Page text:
A couple of days around Melbourne
October 5, 2011 — October 6, 2011
We were set a challenge by friends from the US, to find a few birds and mammals of note. Only two of us were actually birdwatchers. For the rest, there was a rule that all 'birds' of note had to be at least 10" long or in fact ... hairy. As it turned out, the 10" rule changed as the day progressed, particularly when it involved parrots. It's only when accompanied by visitors from overseas you suddenly realise how incredible it is to see Australia's parrots and cockatoos going about their business on garden fences and nature strips.
At Somers there were no Koalas in the trees next to the yacht club so we circumnavigated the 'koala walk' to no avail. It was only after we'd turned to leave that we suddenly spotted one ... a huge animal, wide awake, sitting in a rough-barked manna gum. With plenty of photos taken, we headed to Balnarring to pick up some meat pies and then back to Coolart Wetlands for a spot of lunch.Read more.
Almost immediately, a troop of Yellow-bellied Gliders started chattering away. They too were near the tops of trees and apart from the occasional giveaway crash, as these flying marsupials leapt between trees, they were really awkward to find. A Sambar Deer barked at us from nearby, echoing across the whole valley as we searched the tree tops and eventually caught sight of tell-tale eye-shine and a long fluffy body snaking along branches. The glider climbed a little then jumped. It was fully illuminated in the spotlight as it passed overhead and this time came to an uncharacteristically silent landing. A koala chewed on eucalypt leaves, lifting its head occasionally, daunted by the unfamiliar calls of the Sambar Deer.
We headed out up the Link Track but it was silent in the forest. The moon was shining very brightly and you wonder whether the animals are nervous of being spotted by owls, let alone by us. The only other mammals were a single Brush-tailed Possum and Swamp Wallaby that happened across the road in front of us on the way out. Where Link Road joins Tonimbuk Road we stopped again briefly where a casual scan by spotlight revealed a Southern Boobook owl sitting nearby. His calls set off another group of Yellow-bellied Gliders calling.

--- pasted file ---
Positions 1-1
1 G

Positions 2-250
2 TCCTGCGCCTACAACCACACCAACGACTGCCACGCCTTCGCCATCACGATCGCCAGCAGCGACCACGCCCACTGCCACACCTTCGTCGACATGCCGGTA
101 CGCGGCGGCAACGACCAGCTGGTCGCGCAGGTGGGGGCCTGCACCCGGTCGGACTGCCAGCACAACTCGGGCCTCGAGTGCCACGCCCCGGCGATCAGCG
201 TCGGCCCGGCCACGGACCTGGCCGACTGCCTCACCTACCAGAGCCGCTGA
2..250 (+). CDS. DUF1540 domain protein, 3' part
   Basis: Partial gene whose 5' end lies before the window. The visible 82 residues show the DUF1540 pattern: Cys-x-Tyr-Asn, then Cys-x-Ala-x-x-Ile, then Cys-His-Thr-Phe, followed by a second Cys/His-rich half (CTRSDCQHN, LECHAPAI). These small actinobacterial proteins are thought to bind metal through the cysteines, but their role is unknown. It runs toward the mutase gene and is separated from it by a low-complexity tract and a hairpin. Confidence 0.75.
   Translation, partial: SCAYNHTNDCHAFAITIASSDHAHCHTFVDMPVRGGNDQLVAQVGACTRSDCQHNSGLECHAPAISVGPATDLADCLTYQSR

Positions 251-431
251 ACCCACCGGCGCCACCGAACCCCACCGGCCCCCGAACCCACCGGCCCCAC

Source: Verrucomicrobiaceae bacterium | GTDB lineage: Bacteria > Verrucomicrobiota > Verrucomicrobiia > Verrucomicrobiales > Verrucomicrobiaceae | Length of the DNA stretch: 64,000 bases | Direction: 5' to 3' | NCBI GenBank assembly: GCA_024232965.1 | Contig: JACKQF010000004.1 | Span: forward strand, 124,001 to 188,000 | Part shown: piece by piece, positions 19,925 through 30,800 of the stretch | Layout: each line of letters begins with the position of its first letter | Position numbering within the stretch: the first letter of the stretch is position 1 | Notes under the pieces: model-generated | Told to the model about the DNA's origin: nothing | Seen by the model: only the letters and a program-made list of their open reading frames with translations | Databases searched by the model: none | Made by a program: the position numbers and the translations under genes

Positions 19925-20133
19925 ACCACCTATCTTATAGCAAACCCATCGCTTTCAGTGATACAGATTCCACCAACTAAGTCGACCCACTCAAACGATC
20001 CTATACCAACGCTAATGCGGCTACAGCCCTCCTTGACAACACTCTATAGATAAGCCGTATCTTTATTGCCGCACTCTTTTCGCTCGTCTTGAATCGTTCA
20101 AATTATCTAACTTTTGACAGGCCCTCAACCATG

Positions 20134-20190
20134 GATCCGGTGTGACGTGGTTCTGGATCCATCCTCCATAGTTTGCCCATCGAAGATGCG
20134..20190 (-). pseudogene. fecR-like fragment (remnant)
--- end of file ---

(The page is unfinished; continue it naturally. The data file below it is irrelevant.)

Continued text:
All in all a very successful night spotlighting at a great location and perfect weather.Read more.
The T-section lagoons are in great condition. The highlight had to be about 300 Curlew Sandpipers, a few of which still had some vestiges of summer plumage - just before we left, the whole lot flew up, as an Australian Hobby dashed through low and with full force. There were hundreds of Red-necked Stints and a few Greenshank around, as well as both spoonbills (Yellow-billed and Royal). On the spit, we could see Red Knot, including one almost summer-plumaged 'red' bird. Fairy Terns were feeding in the bay, there was a family of Black-shouldered Kites on fence posts and a few Australian Spotted Crakes openly feeding in the saltmarsh.Read more.
We topped the trip off with a visit to Mt Rothwell. They run monthly walks looking at the native animals that run wild in a 1200 acre predator-proofed area. The Eastern Barred Bandicoots are particularly interesting, as they are original mainland animals.Read more.